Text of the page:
When I release the film I have some impressions of these kinds of things. For instance, when I released Our Beloved Month of August, I found out that it was very popular in Latin America. Mostly in the countries in the south, it was very received—much more than in the north. Of course when I was making the film I wasn’t thinking about that. Then I tried to figure it out: okay, maybe it’s a more Latin kind of cinema, or maybe people connect in a familiar way with it. But then Tabu came out. It was received well in the south too, but there was much more interest in the States and in the north of Europe. It was much more well received than the previous film. Now, I don’t know. I’m just starting to release Arabian Nights, it was just recently bought by some countries, but I cannot figure out when I’m making a film if it will be more prestigious in some countries than in others.

Of course. As a viewer, then, of your own film, did you envision watching Arabian Nights in three separate parts at a three seperate times or in one go? 

No. Some people are saying that the decision of splitting the film into three volumes has something to do with commercial interests. But in fact it’s not. At first the film was just one film, as you’d ordinarily make. But when I began to shoot for weeks and weeks I started to realize that at some point I would have to make a choice in editing: I would either have to remove some stories from the film or invent a way to have them. When I was editing I understood that we had material for three films. And these three films would be very different—the experience would be different from one film to the other. We could organize this journey through three films like the long film of Arabian Nights.

And you were totally satisfied with that decision? 

Well, it pleased me because it has the form of a blockbuster—but I knew it would not be a blockbuster. It’s an artisanal, serial blockbuster, like a superhero Marvel thing, you know? Or like Mission: Impossible or something like this. It would be a serial, but made in a very artisanal way. It’s an arthouse blockbuster. As I told you about the theory of the batteries, I like contradictions. Making a blockbuster that would not be a regular blockbuster, it pleases me.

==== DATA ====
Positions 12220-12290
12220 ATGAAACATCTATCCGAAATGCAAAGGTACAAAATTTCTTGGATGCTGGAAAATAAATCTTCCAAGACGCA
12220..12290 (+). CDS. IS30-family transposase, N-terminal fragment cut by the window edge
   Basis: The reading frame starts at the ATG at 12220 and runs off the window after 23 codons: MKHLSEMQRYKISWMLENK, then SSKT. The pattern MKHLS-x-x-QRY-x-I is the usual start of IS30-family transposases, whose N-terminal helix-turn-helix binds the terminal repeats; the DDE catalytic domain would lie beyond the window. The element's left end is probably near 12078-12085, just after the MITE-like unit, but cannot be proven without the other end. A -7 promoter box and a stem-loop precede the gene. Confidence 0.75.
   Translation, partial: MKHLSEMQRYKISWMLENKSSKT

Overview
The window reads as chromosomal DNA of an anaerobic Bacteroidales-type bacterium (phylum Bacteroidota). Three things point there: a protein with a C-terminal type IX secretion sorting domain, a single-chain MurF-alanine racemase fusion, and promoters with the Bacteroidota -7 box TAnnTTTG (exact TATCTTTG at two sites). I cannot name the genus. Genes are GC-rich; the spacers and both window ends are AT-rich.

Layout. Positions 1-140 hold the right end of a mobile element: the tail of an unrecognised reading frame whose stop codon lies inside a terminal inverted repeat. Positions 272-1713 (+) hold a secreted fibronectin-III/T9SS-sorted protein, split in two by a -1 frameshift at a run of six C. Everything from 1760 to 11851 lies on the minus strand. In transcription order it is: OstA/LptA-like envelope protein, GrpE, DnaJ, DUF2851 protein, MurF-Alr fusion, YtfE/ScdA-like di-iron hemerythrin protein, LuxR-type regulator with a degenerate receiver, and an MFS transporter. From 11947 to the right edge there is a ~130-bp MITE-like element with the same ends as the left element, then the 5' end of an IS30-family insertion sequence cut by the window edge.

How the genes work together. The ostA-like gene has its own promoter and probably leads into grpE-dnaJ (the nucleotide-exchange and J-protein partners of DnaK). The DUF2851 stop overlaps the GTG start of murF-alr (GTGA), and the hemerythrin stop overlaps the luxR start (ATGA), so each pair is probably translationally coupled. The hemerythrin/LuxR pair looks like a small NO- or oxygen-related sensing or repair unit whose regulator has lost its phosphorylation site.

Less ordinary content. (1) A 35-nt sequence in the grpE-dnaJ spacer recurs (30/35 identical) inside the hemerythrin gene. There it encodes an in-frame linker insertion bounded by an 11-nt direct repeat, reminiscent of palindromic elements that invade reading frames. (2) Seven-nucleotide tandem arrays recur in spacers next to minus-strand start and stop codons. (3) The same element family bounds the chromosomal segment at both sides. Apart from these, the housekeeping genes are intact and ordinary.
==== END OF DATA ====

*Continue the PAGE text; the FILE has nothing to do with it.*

People will have the opportunity to see the film’s three volumes at different times or in succession. What, for you, is the ideal way to watch it?

I don’t know. Being a viewer of cinema is for me an important part of me, an important part of being alive. But there are many good things to do. There are films which are not so enjoyable. But I feel very happy being a viewer of a good film. In this case, I have designed the film to be seen in this order—so for the viewer that I am, this is the film that makes sense for me. It draws a line: there’s an arc being drawn in this path from one to two and from two to three. That, for me, makes sense. But I also tried to design each volume to be autonomous—to work in not such a complex way. Each volume would be a satisfying experience of cinema. You could change the order. This happens. It happens every day. People are free to watch the films however they want to do. People can change what I program. 

Is that frightening to you, to cede control in that way?

Not, it’s not frightening. It’s good. Watching it how you like creates another kind of film, I guess, and I don’t have any problem with that. I think it’s nice that the film could be seen in a way that I hadn’t thought of. You could start at the end and go to the first and then see the film in the middle, or whatever. You can’t control things and it’s good that you can’t control them. We can’t control other people. This is a positive thing.